Aluminum buyers seek US CPC price fall in line with Europe
US calcined petcoke prices came under further pressure in October, influenced by a sharp drop in Europe and slightly lower offers from Asia and South America.
Lower prices on green petcoke and Chinese anodes also played a role.
The Platts monthly US CPC price assessment fell to $250-$260/mt FOB US Gulf in October from $260-$275 in September. The assessment reflects the transactable, repeatable value of CPC with less than 3% sulfur , 300-400 ppm vanadium and typical metals , loading 30-60 days forward.
US bids and offers appeared to be influenced by lower deals on low-sulfur CPC in Europe, where both a smelter buyer and a refiner confirmed spot business around the $250-$265 CIF Rotterdam level, and another refiner reported booking Q4 contracts in the $260s CIF Rotterdam basis, down about $20 from Q3 prices.
An aluminum buyer agreed that "the $240s-$250s [FOB] for Q4 in Europe isn't crazy,” since he saw Europe long on CPC supply and competing with South American and US CPC. Smelters saw European refiners trying to protect their market by making imports less competitive.
One refiner source described "year-end inventory clearing” that might not affect Q4 prices, but two other refiner sources acknowledged that CPC supply outweighed demand, and potential aluminum smelter cuts were a factor.
"They [buyers] keep telling us they think there's plenty of calcined coke available, and it puts the pressure downwards on the price, and they're probably right,” a refiner source said, acknowledging there was also CPC stored in Europe .
A third smelter buyer said he knew a refinery had some excess to place, and also had an indication from a trader that spot CPC was available below $260 in Europe . He had yet to receive any Q4 offers and had no spot needs.
He said while another $30-$40 drop in Europe would be surprising, it was not unprecedented for European prices to fall to even with or below US prices, despite the quality differential, since refineries could not shut capacity in the same way merchant calciners could.
Other smelter buyers saw the $260s-$270s CIF Rotterdam as a realistic target for Q4. European Q3/H2 prices ranged from $270-$315 CIF Rotterdam basis.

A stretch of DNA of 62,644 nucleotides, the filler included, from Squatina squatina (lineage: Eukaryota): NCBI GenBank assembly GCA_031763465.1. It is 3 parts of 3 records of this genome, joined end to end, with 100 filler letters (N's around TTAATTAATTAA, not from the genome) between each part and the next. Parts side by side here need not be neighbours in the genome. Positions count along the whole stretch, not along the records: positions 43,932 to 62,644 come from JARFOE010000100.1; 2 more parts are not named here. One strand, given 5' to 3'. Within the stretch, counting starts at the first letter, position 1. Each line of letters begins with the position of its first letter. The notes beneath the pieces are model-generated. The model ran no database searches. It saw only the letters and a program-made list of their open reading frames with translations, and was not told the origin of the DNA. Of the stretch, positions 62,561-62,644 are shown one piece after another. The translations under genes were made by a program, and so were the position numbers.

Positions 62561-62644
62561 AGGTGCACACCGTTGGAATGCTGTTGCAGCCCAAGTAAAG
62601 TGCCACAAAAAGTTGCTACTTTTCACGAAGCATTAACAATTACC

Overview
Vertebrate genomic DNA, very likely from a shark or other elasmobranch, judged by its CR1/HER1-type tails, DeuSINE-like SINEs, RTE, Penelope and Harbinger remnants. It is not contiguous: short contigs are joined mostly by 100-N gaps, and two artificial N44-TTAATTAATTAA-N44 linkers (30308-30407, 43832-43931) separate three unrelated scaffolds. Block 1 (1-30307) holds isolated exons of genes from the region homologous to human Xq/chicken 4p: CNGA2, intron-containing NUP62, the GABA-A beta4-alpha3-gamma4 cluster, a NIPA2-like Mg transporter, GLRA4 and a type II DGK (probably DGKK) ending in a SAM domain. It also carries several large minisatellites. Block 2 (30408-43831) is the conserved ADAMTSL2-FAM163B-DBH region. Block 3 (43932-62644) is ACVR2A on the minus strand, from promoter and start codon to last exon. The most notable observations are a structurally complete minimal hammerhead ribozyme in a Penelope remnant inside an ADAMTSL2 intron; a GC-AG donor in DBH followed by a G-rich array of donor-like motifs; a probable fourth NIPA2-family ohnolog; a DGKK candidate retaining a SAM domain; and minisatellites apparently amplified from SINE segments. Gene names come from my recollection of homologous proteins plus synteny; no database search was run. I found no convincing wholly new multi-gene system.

The third buyer thought US prices needed to correct more than Europe 's; he heard $245 FOB US Gulf from a trader and thought the Q3 price of $265 was too high.
Another buyer was also offered spot CPC from the US Gulf in the mid $240s, and a fifth buyer had been offered $255-$260 FOB Gulf but thought Q4 contract prices should fall $30 from Q3 into the $240s FOB.
A fourth refiner saw $250-$260 FOB Gulf as the current tradable range for Q4, which he said would be down about $10-$15 from Q3.
But US calciners said opening offers for Q4 were in the same range as September pricing, around $260-$275.
Sources on both sides agreed there was a tendency by buyers to delay Q4 bookings while prices were falling.
After the Platts assessment on October 31, a Q4 deal was reported in the Platts range on an FOB Gulf basis.
One of the buyers said he expected his Q4 contract pricing to be below $250 FOB Gulf but he had not yet started talks. He paid $260 FOB for Q3.
The second buyer was targeting even lower, based on the arbitrage with Europe and a $10-$25 drop in green coke prices. "I wouldnt be surprised if we could get to the $230s before all is said and done in Q4," he said. "Just looking at what green coke price drops would allow, and the fact the LME [aluminium ] price is not looking good.”
A market observer thought some European refineries had "just reassessed the market” and priced as needed to retain the low-sulfur business. "They … really assess the LME price and see it's not coming back up,” he said.
"Price is the biggest factor for Europe ,” an aluminum buyer agreed. "In Europe , when the market is long, the adjustment is on price. In the US, it's on volume; they can shut down.”